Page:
City & Country British Ladies Polo Championship final Cowdry Park Polo Club, West Sussex.
There are not many polo grounds in England as good as those at Cowdray; ground that can take whatever mother nature throws at them and remain safe, playable and with good going. Over the course of the week of the ladies’ tournament the weather ranged from 30° C and fierce sunshine to 12°C and torrential rain; the latter rather unhelpfully saving itself for the final.
The tournament was 12-18 goal using ladies’ handicaps. These handicaps have had an unexpected side effect of creating a professional market where once there was none – only the highest rated ladies would charge. Now, players with ladies handicaps of four (often in mixed handicaps) or more are charging to play.
While this provides them with valuable income, it also pushes the cost up for the patrons who previously only had to pay on or two players per team.
OPEN AND CLEAN PLAY
It was Lila Pearson’s Cowdray Vikings who held off a very committed Coombe Place had the better start, ending the first chukka ahead, but Sarah Wiseman, a consummate professional who always plays with a cool head, rallied her team and began to fight back. By the end of the second chukka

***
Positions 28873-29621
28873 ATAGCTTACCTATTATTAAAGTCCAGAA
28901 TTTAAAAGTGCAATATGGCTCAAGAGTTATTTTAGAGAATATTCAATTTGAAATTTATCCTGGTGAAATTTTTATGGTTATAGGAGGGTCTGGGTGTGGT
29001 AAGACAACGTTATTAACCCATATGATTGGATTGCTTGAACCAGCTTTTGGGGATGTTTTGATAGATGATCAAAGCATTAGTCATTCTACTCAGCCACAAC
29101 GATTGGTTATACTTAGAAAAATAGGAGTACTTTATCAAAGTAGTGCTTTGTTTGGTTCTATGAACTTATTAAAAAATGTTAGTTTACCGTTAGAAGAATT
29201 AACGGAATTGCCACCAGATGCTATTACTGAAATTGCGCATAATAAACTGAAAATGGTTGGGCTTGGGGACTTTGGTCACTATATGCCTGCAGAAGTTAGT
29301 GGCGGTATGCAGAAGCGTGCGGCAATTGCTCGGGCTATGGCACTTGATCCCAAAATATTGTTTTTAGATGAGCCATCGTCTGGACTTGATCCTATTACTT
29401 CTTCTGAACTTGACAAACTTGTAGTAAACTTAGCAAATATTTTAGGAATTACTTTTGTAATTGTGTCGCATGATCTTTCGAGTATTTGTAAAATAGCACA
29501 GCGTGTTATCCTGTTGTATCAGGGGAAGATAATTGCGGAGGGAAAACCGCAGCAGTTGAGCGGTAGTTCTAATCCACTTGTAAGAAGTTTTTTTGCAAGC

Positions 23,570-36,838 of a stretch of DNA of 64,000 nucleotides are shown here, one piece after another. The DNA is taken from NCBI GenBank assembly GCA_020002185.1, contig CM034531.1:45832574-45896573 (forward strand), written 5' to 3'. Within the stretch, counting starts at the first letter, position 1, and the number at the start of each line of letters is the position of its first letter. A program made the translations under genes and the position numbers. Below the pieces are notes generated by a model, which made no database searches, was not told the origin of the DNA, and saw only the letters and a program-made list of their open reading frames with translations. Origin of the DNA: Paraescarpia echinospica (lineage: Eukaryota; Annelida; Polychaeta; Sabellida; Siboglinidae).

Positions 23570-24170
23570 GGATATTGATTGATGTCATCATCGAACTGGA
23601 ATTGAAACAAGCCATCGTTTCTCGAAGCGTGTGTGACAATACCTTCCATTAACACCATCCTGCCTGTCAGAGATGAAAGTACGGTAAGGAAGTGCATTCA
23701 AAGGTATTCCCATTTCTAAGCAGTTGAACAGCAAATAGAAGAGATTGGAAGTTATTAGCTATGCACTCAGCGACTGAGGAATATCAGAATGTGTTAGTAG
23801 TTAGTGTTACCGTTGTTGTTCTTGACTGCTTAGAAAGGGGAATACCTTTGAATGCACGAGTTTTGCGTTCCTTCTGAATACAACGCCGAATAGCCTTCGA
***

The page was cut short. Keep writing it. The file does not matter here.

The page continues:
Cowdray Vikings were leading.
The game was open and clean with great runs and flashy play from both sides, and largely free from the umpires’ whistle.
That it was field goals that determined the result, rather than endless penalties, was testament to the quality of the game.
Coombe Place rallied hard in the last chukka, with agonisingly close missed goals and only ½ goal difference. With another chukka, they might have just turned the tables on Cowdray Vikings, but it was not to be, and Lila’s team won the tournament for the second year on the trot.
“It was really soggy out there, but the field was amazing and we won – it was great!” said a muddy Wiseman on Cowdray Vikings’ win.
“We have a tendency to start really slowly in the first chukka, but then we get our act together. We didn’t change any tactics, just worked a little harder and that made the difference.”